The Singapore National Environment Agency said that the Pollutant Standards Index levels were likely to remain in the “unhealthy” range for the next week.
Indonesia today deployed an extra 1,600 military personnel to fight forest and agricultural fires producing thick haze, as the smog closed schools in Malaysia and worsened air quality in Singapore.
Smog-belching fires are an annual problem during the dry season in Indonesia, where vast tracts of land are cleared on the huge islands of Sumatra and Borneo using illegal slash-and-burn methods.
FIA race director Charlie Whiting will meet with drivers and then teams in Singapore before they come to a decision on the race.
The air quality in a number of locations across Indonesia is so bad the government calls it “dangerous to breathe”.
Edgar SuEdgar Su/ReutersVehicles drive on a bridge over the Siak river in the haze covered city of Pekanbaru, Riau Province on the Indonesian island of Sumatra September 14.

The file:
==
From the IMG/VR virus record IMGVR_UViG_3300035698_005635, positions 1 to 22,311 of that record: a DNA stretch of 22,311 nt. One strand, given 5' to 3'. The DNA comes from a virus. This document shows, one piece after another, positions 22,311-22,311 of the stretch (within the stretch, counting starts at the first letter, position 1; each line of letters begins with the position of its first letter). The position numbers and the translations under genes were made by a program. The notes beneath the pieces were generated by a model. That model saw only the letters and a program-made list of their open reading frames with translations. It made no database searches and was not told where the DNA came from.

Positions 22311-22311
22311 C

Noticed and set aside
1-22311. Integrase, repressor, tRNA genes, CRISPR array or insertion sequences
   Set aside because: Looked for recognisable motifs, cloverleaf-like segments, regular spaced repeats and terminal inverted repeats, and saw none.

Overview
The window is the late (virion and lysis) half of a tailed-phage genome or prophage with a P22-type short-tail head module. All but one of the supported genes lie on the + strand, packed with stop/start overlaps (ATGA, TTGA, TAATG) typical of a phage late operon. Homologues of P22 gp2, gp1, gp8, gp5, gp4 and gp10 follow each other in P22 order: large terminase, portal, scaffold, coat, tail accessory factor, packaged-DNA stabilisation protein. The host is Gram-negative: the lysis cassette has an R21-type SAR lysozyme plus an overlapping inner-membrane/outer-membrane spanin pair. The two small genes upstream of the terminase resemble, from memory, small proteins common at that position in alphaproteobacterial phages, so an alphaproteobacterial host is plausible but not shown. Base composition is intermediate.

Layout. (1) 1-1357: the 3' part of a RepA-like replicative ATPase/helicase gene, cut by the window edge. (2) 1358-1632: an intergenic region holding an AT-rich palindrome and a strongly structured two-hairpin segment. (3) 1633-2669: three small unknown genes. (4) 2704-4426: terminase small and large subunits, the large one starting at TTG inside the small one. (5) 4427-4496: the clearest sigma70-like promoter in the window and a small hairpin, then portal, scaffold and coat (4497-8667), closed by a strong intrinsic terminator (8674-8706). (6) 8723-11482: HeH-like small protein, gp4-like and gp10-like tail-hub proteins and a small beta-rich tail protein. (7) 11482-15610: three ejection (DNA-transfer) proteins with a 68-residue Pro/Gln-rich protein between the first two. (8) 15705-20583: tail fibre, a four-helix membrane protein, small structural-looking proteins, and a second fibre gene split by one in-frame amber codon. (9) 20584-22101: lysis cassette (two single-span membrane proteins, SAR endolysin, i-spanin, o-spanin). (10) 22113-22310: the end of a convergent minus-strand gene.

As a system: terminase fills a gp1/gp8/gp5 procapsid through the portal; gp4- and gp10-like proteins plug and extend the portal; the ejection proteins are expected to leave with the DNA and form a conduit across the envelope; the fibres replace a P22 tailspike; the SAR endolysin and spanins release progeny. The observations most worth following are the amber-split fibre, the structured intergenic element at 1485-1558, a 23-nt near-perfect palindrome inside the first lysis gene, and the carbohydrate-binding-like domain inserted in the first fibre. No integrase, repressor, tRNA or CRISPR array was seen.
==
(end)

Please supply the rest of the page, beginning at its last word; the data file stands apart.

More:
Organisers said on Tuesday that the haze situation was volatile but there were no plans to change the schedules of the race and related events, including a post-race outdoor concert by rock icon Bon Jovi.
The smog is usually caused by firms and small-holder farmers clearing land adjacent to concessions for oil palm or pulp and paper.
The Formula 1 Singapore Grand Prix program is at present due to go ahead as planned, although organizers have warned the smoggy conditions are capable of altering hour by hour. Around 23,000 people in the province have been affected with acute respiratory infections caused by the haze since August.
The city-state regularly comes under a haze blown over from near-by Indonesia at this time of year, although it has triggered fears over visibility as the F1 circus rolls into turn this weekend.
Once the “hazardous” threshold is reached, the ministry will consider closing all primary and secondary schools, which typically sees students from ages seven to 16. Minister of Environment and Forestry, Siti Nurbaya, said Singapore already offered their aircraft to help extinguishing the smoke in Indonesia.
The Association of Southeast Asian Nations (ASEAN) addressed the issue with members signing up to an agreement on cross-border pollution in 2002.